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Novelis’ First Female Plant Manager

By Steve Yablonski

Kristen Nelson is the first female plant manager at the Novelis facility in Scriba.

“I am the first. But I am certain I will not be the last,” she said.

She started Jan. 31—following the retirement of Jeff Cruse.

“I was born in Johnson City, New York; moved to New Hampshire shortly after birth,” she said.

She considers New Hampshire to be where she grew up and New York “to be my home off and on for many years.”

Nelson has an older sister, in California. “She escaped the snow many years ago. She works for Meta in HR with their recruiting group,” she said.

Regarding her age, Nelson explained, “I’m the type of person who feels like age is just a number. We all come with different experiences throughout our life and that contributes to who we are and who we develop to be. That’s my belief.”

She attended Clarkson University, graduating in 2007, earning a Bachelor of Science degree in mechanical engineering. Then she joined Anheuser-Busch at its Baldwinsville plant.

“After that, I started my career with Novelis in Oswego and spent about seven years [here] before becoming plant manager at Novelis’ facility in Warren, Ohio. I’ve joked that Ohio is the furthest south I’ve ever lived. Apparently, I’m drawn to cold, snow and being able to experience all four seasons at their finest,” she said of her return to Central New York.

Most of her early career was in maintenance and reliability. She became a certified maintenance reliability professional and is a certified reliability leader. At Anheuser-Busch, she mostly focused on maintenance and reliability.

“I did spend a little time there in operations as well. While I was there I found my real passion was around maintenance and reliability,” she explained. “It’s about improving your equipment’s longevity so you can go longer in between seeing down time.”


“I was looking for a change in my career. I wanted a little bit more of a challenge. I joined Novelis in 2012 as a reliability engineer, which was a very exciting time as we’d just announced a capital investment for our automotive finishing lines,” she said. “I was early in my career and wanted to explore my options, but knew I wanted to continue my career in manufacturing.

“Through manufacturing, I’ve had the benefit of learning different aspects of business, which reach far beyond traditional education. The fast pace leads to no two days feeling the same and highlights the truest sense of teamwork. I’d encourage anyone who is interested in a rewarding career to try manufacturing. Although manufacturing is a largely male-dominated space, women have played an important role in manufacturing since the world wars. I believe they’ll continue to be strong contributors in the future.”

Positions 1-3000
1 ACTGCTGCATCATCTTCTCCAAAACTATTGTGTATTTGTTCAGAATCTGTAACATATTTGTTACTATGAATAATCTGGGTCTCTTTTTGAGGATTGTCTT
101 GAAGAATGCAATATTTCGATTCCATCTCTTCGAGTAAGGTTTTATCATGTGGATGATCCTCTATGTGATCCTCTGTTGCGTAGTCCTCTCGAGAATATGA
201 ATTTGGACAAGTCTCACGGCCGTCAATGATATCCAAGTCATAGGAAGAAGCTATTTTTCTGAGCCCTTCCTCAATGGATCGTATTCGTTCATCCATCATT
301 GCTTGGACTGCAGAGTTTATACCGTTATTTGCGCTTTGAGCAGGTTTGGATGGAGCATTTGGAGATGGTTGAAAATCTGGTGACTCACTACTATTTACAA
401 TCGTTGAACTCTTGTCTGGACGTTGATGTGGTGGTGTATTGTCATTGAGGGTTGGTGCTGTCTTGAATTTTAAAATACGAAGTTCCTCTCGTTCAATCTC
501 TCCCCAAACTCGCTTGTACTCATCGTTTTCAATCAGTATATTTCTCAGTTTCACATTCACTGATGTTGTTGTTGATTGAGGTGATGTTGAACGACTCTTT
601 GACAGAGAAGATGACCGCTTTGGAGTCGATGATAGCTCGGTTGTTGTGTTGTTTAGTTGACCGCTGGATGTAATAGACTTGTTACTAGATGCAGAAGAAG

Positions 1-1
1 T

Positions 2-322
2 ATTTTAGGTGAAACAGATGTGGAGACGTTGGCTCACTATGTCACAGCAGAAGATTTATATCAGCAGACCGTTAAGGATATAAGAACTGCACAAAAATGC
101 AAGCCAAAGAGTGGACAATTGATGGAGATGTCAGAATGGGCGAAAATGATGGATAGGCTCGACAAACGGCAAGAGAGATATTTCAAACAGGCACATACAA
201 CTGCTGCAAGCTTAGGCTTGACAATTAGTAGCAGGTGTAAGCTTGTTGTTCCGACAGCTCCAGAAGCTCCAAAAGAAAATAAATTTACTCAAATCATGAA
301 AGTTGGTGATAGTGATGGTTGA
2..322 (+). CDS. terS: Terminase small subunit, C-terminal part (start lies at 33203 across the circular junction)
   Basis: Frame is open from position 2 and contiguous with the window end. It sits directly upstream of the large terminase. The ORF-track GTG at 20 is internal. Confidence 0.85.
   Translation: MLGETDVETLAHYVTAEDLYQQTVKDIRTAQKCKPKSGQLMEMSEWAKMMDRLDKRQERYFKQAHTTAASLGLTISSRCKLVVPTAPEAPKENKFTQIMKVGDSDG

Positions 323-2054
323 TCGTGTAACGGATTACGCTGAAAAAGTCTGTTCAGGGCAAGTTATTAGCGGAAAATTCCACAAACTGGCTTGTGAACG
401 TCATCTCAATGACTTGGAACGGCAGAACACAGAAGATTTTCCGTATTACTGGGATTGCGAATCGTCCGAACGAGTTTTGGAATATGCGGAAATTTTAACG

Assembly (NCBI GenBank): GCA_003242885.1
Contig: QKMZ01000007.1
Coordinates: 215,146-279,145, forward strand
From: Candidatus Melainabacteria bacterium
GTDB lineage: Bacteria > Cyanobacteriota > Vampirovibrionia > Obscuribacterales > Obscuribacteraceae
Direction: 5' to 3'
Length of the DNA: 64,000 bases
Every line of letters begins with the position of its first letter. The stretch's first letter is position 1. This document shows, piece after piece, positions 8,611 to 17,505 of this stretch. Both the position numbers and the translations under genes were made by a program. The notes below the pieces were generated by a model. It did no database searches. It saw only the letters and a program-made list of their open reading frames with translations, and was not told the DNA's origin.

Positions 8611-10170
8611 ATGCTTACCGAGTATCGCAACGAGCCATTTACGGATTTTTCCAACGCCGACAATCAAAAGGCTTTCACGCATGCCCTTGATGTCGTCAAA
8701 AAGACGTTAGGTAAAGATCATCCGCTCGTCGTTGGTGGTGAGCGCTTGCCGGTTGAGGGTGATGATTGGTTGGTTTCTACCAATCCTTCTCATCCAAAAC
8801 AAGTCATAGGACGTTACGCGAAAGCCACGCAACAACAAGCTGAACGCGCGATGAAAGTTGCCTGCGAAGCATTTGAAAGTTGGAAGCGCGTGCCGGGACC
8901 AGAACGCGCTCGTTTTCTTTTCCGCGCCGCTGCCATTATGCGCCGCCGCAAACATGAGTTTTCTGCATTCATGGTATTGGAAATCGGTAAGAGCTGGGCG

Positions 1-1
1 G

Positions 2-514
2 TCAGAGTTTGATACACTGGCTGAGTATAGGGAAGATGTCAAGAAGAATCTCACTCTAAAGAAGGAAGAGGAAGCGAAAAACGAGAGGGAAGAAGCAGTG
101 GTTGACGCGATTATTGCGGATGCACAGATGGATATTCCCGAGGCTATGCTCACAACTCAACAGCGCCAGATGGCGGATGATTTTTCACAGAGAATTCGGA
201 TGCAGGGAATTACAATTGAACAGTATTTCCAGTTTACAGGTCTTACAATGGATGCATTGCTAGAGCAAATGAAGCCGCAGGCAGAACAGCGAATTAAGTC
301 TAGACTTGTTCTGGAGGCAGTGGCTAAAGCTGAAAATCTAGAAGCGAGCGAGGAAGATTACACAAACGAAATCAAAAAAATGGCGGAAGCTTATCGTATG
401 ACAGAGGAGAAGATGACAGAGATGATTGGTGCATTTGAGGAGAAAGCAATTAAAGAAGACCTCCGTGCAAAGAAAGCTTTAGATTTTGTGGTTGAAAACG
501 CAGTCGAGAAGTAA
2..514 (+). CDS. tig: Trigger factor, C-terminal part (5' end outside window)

“I wouldn’t say it’s difficult for women to advance [in manufacturing]. There’s a low to high 30% women represented in manufacturing. So it’s still relatively low; we don’t have the overall population of women. I think it’s gone up over time. But I would say the progress has been pretty slow… overall with women being in higher level positions as well. I see that one of my roles is also mentoring folks who want to get to that level, especially women,” she added.

Family support

When the opportunity came up to be plant manager in Warren, there was a lot of family discussion.

“I have a husband [Anders] and two boys [Anders II and Emmanuel], 10 and 6, so they’re both relatively young. I think it’s always a challenge when you’re discussing these opportunities with your families. Especially your kids; because they don’t have the full context of the situation and what that means for them and what it means for their parents and the whole dynamic. It’s certainly challenging,” she said. “I’m incredibly thankful of how supportive my family has been in my transition to Ohio as well as back to Central New York.”

The family is excited to be returning to the Central New York area and is still looking for the right place to settle in, she said.

“I’ve had an interesting journey. I was born outside of Binghamton and moved to New Hampshire,” she explained. “We moved so my dad could start his own architectural mill working company. He had it for many years and then decided to retire and sell it.”

She didn’t go into the ‘family business.’

“I worked with Dad for the summers and school breaks when I was a lot younger. He was a tough guy to work for,” she recalled with a smile. “But I will say, he instilled a lot of good qualities in me that I hold to this day.”


“I always felt like I needed to demonstrate to myself that I could go out and do these things on my own. So I remember, I think I was a junior in high school, I’d always worked with my dad during the summer and I was like ‘you know, I really want to do something different—prove to myself that I could go out and get a job, and do that on my own.’ So I wound up that summer working at Barnes and Noble, which was fantastic,” she said. “I always felt this need to go out and show myself that I can do that. So, I did not stay in the ’family business.’”

When she was looking at colleges for engineering, she “was looking all over the place.”

“I went to Clarkson University when I was looking at different schools. Clarkson felt right to me. I went to a very small high school; there were very small class sizes. Clarkson felt right,” she said. “After I went there, I just sort of stayed in the area; had an opportunity at Anheuser-Busch. That’s where my husband and I settled down in our early years.”

“I wouldn’t say there’s any particular training I went through or experienced to get ready for a role like this. I think there is a lot of ties between continuous improvement and that mentality that can help support a person going to a career like this,” she explained.

In her senior year at college, she started thinking about careers, what she wanted to do with her life. “I was very set on moving into a career like design engineering. I didn’t even have manufacturing on my radar at all until I visited Anheuser-Busch at a career fair and they decided to interview me. I was talking with other companies as well, but that sort of opened up my eyes to manufacturing.”